Got on board and paid for travel to LongYang (although the woman couldn't understand me at all). I didn't have a seat but it was fine. Exited the bus and found myself in the middle of nowhere. This was not what I had expected.

Again I was lucky, and I was right next to a metro station. Should be easy enough. But as I was trying to buy a ticket a guy came over and told me the metro was - you guessed it - totally closed. Apparently it had been open late my first time here due to the world expo. Not anymore.

I was screwed, but I got lucky yet again as there was a taxi right outside the metro. He used the meter and I directed him straight to my hostel.

And then I went to bed. It was one of the longest and most stressful but greatest days in my entire life. I still can't believe I made it happen.

Boo ya.

Saturday, December 4, 2010

Heading Home

Gotta wake up at 4 AM for a flight to Shenzhen China, just outside Hong Kong. I have a 9 hour layover so I'm gonna shoot for the stars and go through passport control, immediately exit China and enter Hong Kong, take the long metro into the city proper, have lunch and run around, have an early dinner and a drink, shuttle back to the border, exit HK and enter China and catch the second leg onward to Shanghai.

And I just bought a $25 guitar. No idea how I'm going to carry it around.

I get into Shanghai around midnight and have three nights total before I'm back in the USA.

Vietnam has been better than expected. I got a haircut and pro shave (in
cluding mustachio trim) for $1.50 today and the people there gathered around to watch because my hairstyle is a little unorthodox to the Saigonese. Saigoneers?

Found out I had the name of that hackey sack shuttlecock game wrong. It's da cao. Sounds like da gao. But I kind of like 'hackey sack shuttlecock'. Might be the name of the next album.

I taught a couple impromptu English lessons last night in the park. Afraid I don't have time for much more than a couple beers tonight. Three new videos nearly finished too.

The guitar is awesome. The guy I bought it from built it by hand.

Friday, December 3, 2010

Super Amazing Things

My girlfriend's blog and well worth reading. She's great.

Thursday, December 2, 2010


This is my last new city. It started off perfect. Took a while to find a guesthouse but once I did I took off down the main boulevard. I was looking for a new guitar but didn't find much. Then I met a buddy of mine (who I met in Cambodia) and we set off for dinner. Stuffed ourselves on goat hotpot - very good - at an outdoor eatery as Vietnam pummeled Myanmar in the Asian Games on tv. 7-1 was the final score. We had our first green label Saigon beer there. Everything to thing point has been red label Saigon Export.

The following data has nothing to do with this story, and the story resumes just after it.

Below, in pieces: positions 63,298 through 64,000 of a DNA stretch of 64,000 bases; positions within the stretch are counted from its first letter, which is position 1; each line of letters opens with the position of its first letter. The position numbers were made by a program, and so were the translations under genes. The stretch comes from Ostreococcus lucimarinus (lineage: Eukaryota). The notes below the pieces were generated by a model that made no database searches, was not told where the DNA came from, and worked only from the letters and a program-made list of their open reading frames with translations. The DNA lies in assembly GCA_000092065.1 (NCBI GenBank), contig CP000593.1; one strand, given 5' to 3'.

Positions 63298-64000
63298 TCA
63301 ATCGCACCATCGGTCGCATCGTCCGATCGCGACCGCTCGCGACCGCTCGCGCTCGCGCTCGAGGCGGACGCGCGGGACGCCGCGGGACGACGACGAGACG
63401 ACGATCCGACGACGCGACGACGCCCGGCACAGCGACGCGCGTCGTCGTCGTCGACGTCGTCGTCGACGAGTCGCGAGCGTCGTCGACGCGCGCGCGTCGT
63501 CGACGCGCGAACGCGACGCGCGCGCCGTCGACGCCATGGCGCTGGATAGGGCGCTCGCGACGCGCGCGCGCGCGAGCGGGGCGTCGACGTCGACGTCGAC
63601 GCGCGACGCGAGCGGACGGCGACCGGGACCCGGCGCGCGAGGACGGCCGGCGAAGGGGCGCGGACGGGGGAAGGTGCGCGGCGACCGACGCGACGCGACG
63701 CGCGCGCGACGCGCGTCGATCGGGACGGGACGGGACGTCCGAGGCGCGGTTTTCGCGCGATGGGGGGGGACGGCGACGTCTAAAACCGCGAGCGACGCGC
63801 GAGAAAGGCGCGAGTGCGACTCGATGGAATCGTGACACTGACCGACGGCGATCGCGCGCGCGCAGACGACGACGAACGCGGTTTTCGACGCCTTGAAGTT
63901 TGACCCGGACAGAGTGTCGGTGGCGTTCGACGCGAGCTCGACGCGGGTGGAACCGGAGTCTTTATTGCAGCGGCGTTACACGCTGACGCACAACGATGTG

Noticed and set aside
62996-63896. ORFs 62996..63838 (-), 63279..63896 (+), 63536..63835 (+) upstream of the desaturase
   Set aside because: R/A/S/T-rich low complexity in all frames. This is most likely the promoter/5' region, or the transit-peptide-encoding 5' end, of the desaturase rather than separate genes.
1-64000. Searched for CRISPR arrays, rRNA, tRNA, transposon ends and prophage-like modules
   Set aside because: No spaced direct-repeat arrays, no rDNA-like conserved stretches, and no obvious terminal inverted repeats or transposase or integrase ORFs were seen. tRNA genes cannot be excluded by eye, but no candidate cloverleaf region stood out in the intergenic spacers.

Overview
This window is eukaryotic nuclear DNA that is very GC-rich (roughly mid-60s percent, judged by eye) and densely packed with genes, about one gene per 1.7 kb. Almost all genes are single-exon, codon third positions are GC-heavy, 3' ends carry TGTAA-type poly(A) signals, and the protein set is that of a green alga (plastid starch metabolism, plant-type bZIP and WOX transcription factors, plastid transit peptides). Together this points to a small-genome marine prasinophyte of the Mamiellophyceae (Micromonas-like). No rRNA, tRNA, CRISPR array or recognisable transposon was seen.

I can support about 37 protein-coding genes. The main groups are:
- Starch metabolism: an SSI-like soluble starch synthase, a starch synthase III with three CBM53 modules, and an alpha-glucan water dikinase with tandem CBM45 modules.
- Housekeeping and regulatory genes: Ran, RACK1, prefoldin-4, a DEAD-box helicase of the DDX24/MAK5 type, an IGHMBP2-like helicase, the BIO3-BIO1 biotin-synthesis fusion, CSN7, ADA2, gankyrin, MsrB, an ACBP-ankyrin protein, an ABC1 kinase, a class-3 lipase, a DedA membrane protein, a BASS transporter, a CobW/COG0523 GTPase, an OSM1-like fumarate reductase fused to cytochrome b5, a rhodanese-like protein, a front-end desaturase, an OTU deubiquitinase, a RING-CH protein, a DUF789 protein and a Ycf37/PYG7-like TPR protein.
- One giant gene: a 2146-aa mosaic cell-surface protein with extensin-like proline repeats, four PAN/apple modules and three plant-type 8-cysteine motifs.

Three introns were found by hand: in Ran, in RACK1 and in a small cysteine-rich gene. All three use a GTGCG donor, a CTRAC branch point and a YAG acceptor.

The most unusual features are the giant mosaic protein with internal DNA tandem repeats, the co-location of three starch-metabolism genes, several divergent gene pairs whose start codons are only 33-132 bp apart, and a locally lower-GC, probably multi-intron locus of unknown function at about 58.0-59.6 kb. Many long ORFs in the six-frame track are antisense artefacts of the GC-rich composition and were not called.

While walking back we came across some dudes playing... I think it's called Goa. It's like a cross between hackey sack and badminton. Like the sac crossed with the shuttlecock. All you do is kick it around like hackey sack, but they play a tennis version too. You really need to see a picture. Anyhow the things these guys can do with the goa is astounding. No-look behind the back heel flicks are standard fare. And they're kicking the goa 30 feet or more. You have to see it to believe it.

Anyhow... we stopped and watched and I started laughing when funny things happened and such and pretty soon we were invited to play. Invited to sweat is more like it . But my soccer skills kicked in and I did ok. We played a few doubles games, then headed off for frozen yogurt and beer.

I had bought a goa earlier in the day since I was blown away by the game since first seeing it in Phnom Penh near Wat Phnom. So after a couple beers - and after watching roughly 1000 scooters and motorcycles stream by with hammer and sickle flags celebrating the victory - we headed over to the nearby park where some real pros were kicking around the goa. It's like playground basketball here, everyone is doing it. We sat down and watched the greatest goa display we had yet seen and started 'talking' to three locals. Really just making gestures and pointing at the ridiculous displays of skill going on. A woman was trying to sell us another goa relentlessly. I kept showing her I already had one and then started gesturing to the locals and asking if they played. One asked in hyper-broken english if I meant 'did he want to play with me?'. Of course I did. The next 1.5 hours were some of the most fun ever. The five of us (4 guys one girl) formed a circle and within 15 minutes it nearly doubled. I think the foreigner novelty was a big draw. My buddy took off pretty quickly but I had an absolute blast. I finally had to end the game (since it was my goa to begin with) and get to my room (where I am now) to skype with family. And write this. But they talked to me a bit after playing and we all agreed to meet up again tomorrow at 9 PM. That's after we meet the first group of guys at 7. Saigon is awesome.